Pueblo Colorado City Council Kills Measure to Protect Babies From Abortions

State   |   Micaiah Bilger   |   Dec 13, 2022   |   10:43AM   |   Pueblo, Colorado

The City Council of Pueblo, Colorado narrowly blocked a pro-life ordinance Monday after two council members attempted to censor pro-life advocates from speaking in favor of the life-saving measure.

Without listening to the more than 100 people who signed up to speak, Council President Heather Graham also told her constituents that they should move to another state if they oppose abortions, The Gazette reports.

Colorado allows unborn babies to be aborted for any reason up to birth, and Pueblo residents recently learned that late-term abortionist Leroy Carhart plans to open a new abortion facility in their city.

Councilwoman Regina Maestri introduced the ordinance earlier this fall after many people approached her asking how to stop the new abortion business. The ordinance would require abortion practitioners to follow federal law, which bans the distribution of drugs and devices for the purpose of aborting unborn babies.

However, on Monday, the council voted 4-3 to indefinitely table the ordinanceKOAA reports. More than 100 people signed up to speak about the proposal, but, because the council tabled it, they never got the chance.

Graham made the motion, and Dennis Flores, Sarah Martinez and Vicente Martinez Ortega joined her in blocking the ordinance. Council members Maestri, Larry Atencio and Lori Winner voted against tabling.

ACTION ALERT: To complain to the city council about the vote, Contact the Pueblo City Council.

Graham told pro-life Pueblo residents that abortion is a state legislative issue, not a local one, and they should move away if they do not like Colorado law, which allows unborn babies to be aborted for any reason up to birth.

“I would suggest if you want to ban abortion, take it up with the state legislators, or, quite frankly, you move out of Colorado because the city council is not the arena to be bringing this forward,” Graham said.

She also faced legal trouble for allegedly trying to censor pro-life advocates from speaking about the measure.

Last week, lawyers with the ACLJ sent a legal demand letter to the city council after Graham and Martinez “canceled the pro-life speakers, but specifically still allowed the pro-abortion witnesses’ hour-long presentation to remain on the schedule,” the lawyers said. “This is blatant and egregious viewpoint discrimination.”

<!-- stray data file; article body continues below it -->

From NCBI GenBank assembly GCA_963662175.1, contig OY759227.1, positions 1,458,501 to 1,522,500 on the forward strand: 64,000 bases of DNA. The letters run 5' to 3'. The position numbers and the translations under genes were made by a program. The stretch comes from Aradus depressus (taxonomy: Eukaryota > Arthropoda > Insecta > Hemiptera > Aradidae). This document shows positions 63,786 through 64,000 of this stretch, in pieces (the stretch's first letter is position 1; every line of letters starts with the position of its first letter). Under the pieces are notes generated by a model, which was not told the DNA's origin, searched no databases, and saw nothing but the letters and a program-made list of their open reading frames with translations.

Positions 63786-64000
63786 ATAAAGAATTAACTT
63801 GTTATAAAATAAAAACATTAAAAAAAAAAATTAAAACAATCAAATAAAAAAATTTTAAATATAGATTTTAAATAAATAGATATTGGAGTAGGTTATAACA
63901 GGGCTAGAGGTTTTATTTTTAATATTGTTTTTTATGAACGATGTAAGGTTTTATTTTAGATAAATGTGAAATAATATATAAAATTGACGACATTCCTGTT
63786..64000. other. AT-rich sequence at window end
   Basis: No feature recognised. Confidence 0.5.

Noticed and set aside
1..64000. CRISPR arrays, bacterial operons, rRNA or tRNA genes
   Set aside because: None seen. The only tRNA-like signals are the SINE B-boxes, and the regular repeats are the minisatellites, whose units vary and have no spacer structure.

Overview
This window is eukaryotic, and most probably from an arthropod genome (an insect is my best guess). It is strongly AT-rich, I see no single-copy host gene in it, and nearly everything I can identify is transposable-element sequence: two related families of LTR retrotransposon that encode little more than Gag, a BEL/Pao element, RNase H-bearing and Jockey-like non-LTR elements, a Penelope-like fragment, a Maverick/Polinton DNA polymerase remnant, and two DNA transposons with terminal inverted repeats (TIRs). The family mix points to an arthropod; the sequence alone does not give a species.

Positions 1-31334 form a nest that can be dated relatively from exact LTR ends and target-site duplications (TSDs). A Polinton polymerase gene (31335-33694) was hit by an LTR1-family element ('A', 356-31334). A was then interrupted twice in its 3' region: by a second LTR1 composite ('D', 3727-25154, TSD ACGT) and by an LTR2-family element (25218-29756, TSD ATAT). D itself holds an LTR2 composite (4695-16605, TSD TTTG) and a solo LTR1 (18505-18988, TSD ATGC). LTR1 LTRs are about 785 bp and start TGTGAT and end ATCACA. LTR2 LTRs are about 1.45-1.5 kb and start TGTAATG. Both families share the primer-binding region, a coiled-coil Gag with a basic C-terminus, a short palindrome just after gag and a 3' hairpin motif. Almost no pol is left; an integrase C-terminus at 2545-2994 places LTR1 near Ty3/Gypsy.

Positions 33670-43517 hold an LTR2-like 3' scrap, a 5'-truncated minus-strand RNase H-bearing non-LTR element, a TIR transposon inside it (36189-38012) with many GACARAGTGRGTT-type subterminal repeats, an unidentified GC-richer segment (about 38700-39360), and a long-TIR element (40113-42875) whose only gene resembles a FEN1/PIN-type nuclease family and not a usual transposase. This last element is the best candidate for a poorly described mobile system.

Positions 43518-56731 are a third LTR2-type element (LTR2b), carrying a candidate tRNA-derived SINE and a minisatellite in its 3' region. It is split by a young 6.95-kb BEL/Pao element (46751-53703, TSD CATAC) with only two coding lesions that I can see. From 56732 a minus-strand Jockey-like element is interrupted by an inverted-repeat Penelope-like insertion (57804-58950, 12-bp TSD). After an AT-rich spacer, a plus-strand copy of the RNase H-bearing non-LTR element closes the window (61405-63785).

The pro-life ordinance had strong public support. In November, more than 135 people, most of whom were pro-life, attended a city council meeting to voice their opinions, including Mark Lee Dickson, director with Right to Life of East Texas and founder of the Sanctuary Cities for the Unborn initiative.

He told the city council that more than 60 cities across the U.S. have passed similar ordinances to protect unborn babies, and all of the legal challenges against them thus far have failed.

KOAA reports more:

Legal experts who helped write the ordinance and the city attorney gave conflicting opinions about the legality of the anti-abortion ordinance. Daniel Kogovsek, Pueblo’s city attorney, said the ordinance would not hold up against the Reproductive Health Equity Act (RHEA), the state’s law already in place reaffirming the right to abortion in Colorado. The legal counsel for the ordinance, including Jonathon Mitchell, the former solicitor general for Texas, and Josh Craddock, an attorney in Colorado, argued the 1873 federal law written in the ordinance banning the shipping and receiving of abortion-related paraphernalia would supersede any state law.

“There’s no conflict between this proposed ordinance and Colorado state law because the ordinance is simply requiring compliance with supreme federal law and would trump any kind of provision that might appear in the Colorado Reproductive Health Equity Act,” said Mitchell.

Carhart, who also runs Clinics for Abortion and Reproductive Excellence (CARE) abortion facilities in Nebraska and Maryland, is under investigation by Nebraska health officials after a 35-year-old patient accused him of nearly killing her in a botched abortion in February, according to Operation Rescue. The pro-life watchdog group also recorded evidence of 27 life-threatening medical emergencies at his two abortion facilities since 2012, including one woman who died along with her baby after a late-term abortion in 2013.

Many believe Carhart is moving to Colorado because he may be forced to close his Nebraska abortion facility soon. The Nebraska city where he practices also is considering a pro-life ordinance, and the state legislature may pass legislation to protect unborn babies this winter.

A growing grassroots movement is working to protect unborn babies at the local level. To-date, more than 60 cities in Texas, Ohio, Nebraska and New Mexico have passed Sanctuary City for the Unborn ordinances that protect unborn babies by banning abortions and/or abortion facilities within city limits.

Other cities and counties have passed pro-life resolutions, which are statements of support but not enforceable law, that recognize unborn babies’ right to life. In Arkansas, 19 counties and 10 cities and towns have passed pro-life resolutions, according to Family Council of Arkansas. Several North Carolina counties passed pro-life resolutions recently, too, and the New Mexico county commissioners of Otero approved a resolution in July condemning the pro-abortion laws in their state.

ACTION ALERT: To complain to the city council about the vote, Contact the Pueblo City Council.